After Frank Bruni revealed his battle with gout last month, I began to wonder if I should refrain from excess eating. I have no sense of urgency to slow down because my metabolism is so fast. But learning from Papa Cho’s dramatic body transformation, I know that all the pork shoulder and the fried chicken wings aregoing to come back to haunt me at the end of my life. Better lay off the Bo Ssam and Pies n Thighs.
This week, I’m at HanGawi for their April 2012 Emperor’s Tasting Menu, consisting of 9 distinct vegetarian courses. The restaurant prides itself in providing healthy, balanced portion selections for its guests.
Our table sampled a plate of spicy baby dumplings before the tasting. The dumplings skins are moist and the filling is warm. You’ll notice that Hangawi, like many other international restaurants, tries to appeal to western diners by placing microgreens and vegetables randomly throughout the plate for presentation purposes. I absolutely despise this. It really doesn’t serve a useful purpose. I really could have done without the broccoli arrangements.
April 2012 Prix Fixe
Emperor’s Tasting Menu
The noodles (I’m assuming they are made with rice instead of flour) are served in a bland sesame broth. Instead of serving the bowl already piping hot, Hangawi decided to serve the lukewarm soup under a candle-light. It became really troublesome to enjoy the soup without the thought of my sleeves catching on fire. The spoon didn’t fit in the bowl which made it extremely inconvenient to drink the broth at the end.
The second selection was quite similar to house salads that are served as banchans (side dishes) that are served at any other Korean restaurants. I could have made the sesame salad dressing myself. On top of this, the ginseng added bitterness that overpowered the rest of the vegetables. However, I gorged it down and reminded myself of all the male enhancements the salad was going to provide me that night.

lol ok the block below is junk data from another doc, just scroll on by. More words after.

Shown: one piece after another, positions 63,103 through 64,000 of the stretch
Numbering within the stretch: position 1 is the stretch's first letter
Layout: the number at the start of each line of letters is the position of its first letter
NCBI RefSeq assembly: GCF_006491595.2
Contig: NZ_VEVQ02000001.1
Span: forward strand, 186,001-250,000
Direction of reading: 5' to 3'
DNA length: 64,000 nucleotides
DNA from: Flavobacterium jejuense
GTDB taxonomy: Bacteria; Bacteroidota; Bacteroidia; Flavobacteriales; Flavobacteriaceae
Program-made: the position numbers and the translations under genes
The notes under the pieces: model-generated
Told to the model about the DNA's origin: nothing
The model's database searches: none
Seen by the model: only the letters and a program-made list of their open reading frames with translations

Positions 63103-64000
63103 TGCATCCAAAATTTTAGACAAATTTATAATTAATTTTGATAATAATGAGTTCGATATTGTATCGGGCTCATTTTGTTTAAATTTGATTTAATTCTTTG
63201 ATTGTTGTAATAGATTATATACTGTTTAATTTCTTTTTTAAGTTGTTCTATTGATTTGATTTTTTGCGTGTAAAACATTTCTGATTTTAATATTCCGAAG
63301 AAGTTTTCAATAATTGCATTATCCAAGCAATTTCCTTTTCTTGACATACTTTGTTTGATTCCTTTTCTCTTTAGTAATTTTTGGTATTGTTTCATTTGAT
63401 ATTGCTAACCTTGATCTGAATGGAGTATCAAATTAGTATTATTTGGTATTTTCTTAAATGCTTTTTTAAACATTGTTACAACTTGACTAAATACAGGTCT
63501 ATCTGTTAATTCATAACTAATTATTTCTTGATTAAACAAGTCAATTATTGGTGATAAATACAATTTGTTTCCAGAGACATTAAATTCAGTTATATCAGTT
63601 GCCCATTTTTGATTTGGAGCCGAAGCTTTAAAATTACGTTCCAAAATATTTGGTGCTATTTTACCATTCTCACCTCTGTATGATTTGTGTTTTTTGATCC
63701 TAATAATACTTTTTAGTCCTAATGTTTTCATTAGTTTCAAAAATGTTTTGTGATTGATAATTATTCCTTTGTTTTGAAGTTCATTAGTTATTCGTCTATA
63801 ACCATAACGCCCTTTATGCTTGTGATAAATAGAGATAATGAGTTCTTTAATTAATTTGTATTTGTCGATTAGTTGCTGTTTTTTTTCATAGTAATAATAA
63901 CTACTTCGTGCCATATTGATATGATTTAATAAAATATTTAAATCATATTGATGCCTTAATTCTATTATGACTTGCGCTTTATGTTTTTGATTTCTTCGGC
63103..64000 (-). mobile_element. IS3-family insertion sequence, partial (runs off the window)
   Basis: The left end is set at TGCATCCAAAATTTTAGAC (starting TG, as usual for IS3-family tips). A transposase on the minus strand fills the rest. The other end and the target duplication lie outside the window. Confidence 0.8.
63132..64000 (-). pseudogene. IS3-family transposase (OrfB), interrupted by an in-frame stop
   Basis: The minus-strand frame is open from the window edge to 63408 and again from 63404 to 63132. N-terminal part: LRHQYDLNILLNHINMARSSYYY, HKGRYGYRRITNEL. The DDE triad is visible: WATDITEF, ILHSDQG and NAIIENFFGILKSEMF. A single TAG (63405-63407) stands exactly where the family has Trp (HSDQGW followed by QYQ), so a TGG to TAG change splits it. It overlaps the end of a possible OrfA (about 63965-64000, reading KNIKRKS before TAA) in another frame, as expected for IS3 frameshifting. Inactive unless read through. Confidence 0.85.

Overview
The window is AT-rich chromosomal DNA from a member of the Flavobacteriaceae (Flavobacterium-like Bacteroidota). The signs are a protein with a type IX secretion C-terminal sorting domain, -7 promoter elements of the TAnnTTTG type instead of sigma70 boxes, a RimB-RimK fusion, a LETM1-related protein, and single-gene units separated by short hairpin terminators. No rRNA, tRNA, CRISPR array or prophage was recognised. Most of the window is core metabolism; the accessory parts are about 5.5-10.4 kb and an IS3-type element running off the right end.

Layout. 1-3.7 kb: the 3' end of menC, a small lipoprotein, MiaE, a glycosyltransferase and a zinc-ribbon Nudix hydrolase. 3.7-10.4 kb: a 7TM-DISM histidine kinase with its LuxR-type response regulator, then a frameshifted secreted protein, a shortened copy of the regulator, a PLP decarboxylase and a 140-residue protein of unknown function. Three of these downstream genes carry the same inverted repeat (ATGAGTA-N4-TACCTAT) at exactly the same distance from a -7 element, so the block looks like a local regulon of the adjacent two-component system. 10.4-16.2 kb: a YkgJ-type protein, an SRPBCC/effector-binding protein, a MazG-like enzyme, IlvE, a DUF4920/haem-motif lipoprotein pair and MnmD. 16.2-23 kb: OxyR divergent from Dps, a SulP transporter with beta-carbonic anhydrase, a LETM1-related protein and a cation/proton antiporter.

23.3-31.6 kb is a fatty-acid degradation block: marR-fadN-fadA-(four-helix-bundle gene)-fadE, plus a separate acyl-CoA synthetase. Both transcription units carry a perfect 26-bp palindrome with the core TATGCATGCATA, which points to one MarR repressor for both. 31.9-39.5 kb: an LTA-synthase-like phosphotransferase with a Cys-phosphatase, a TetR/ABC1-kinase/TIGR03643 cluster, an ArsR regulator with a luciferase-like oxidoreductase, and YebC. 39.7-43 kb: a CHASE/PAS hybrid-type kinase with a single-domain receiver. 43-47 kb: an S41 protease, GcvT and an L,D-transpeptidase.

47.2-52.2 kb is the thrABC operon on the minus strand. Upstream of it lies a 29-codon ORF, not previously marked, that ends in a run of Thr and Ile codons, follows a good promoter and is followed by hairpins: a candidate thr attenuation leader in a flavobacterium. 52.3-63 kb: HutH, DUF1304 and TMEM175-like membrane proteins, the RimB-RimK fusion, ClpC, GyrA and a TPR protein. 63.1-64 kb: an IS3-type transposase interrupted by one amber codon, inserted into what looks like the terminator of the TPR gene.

These four selections were the highlights of the night. The stuffed apple with water chestnuts was refreshing and the tofu was savory and crispy. The dodok fritters (unlike the ginseng) had a soft texture and a clean aftertaste. The grilled abalone mushrooms had a wonderful briny finish. I really wish they provided this on the a la carte menu.
Here we go again. A plate of mediocre pancakes served with a scatter of carrots and chives. The pancakes arrived cold and soggy. My favorite about boochimgae (pancakes) is the crispy bits at the outer-edges. Unfortunately, it was virtually non-existent at Hangawi. I was sad.
New Yorkers have recently embarked the bibimbap craze in the past two years. Although I much prefer Korean fried rice to the vegetable/rice medley, the dolsot bibimbop at Hangawi is delicious. When they ask if you want it spicy, they mean “American spicy,” not “Korean spicy.” For spicy-food lovers, ask for a generous amount of gochujang (red pepper paste). I recommend scraping off all the crispy bits of rice at the bottom. It’s my favorite part of the dish.
I was mildly disappointed with the dessert as I don’t recall Korean kings and queens feasting on chocolate and cheesecake.
By participating in the Emperor’s Tasting Menu, I expected more effort from Hangawi. Although the texture was enjoyable, the tofu cheesecake was over-sweetened and the pudding was mediocre. It felt like a cop out.
Although my time wasn’t very enjoyable, I completely understand why Hangawi is popular. It’s a change of pace from other loud casual-dining Korean restaurants and the ambiance is the ideal date-spot for adventurous vegetarians. The whole peace and tranquility and “removing your shoes before y’all enter” rule add to the mysterious, idiosyncratic South Korean experience (we’re not talking about onion volcanoes here).
I support the restaurant’s conscious effort to provide an authentic Korean dining experience, but I won’t be returning unless HanGawi puts all of the dishes on the emperor’s tasting menu on the a la carte menu. Until then, I’ll be stuffing my belly at Momofuku Ssam and Danji.